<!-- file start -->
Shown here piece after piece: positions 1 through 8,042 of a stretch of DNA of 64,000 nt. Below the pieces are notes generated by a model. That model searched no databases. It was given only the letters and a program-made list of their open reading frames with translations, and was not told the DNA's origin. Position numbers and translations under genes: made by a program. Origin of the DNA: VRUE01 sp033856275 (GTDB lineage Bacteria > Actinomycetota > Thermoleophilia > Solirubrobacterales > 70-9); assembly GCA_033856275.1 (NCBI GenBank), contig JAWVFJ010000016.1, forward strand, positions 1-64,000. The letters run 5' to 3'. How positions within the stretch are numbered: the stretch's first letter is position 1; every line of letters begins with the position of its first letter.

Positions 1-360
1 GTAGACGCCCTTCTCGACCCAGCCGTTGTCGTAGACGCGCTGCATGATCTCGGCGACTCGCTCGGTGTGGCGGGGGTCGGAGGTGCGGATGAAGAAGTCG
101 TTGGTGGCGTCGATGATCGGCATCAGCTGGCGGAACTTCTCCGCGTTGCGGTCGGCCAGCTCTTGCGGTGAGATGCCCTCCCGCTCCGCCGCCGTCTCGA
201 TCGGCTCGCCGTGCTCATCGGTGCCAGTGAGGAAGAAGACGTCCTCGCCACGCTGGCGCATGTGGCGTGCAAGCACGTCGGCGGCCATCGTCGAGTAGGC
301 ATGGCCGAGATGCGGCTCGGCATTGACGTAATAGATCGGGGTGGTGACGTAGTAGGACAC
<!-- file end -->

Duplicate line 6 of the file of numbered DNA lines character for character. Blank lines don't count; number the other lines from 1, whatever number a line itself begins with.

301 ATGGCCGAGATGCGGCTCGGCATTGACGTAATAGATCGGGGTGGTGACGTAGTAGGACAC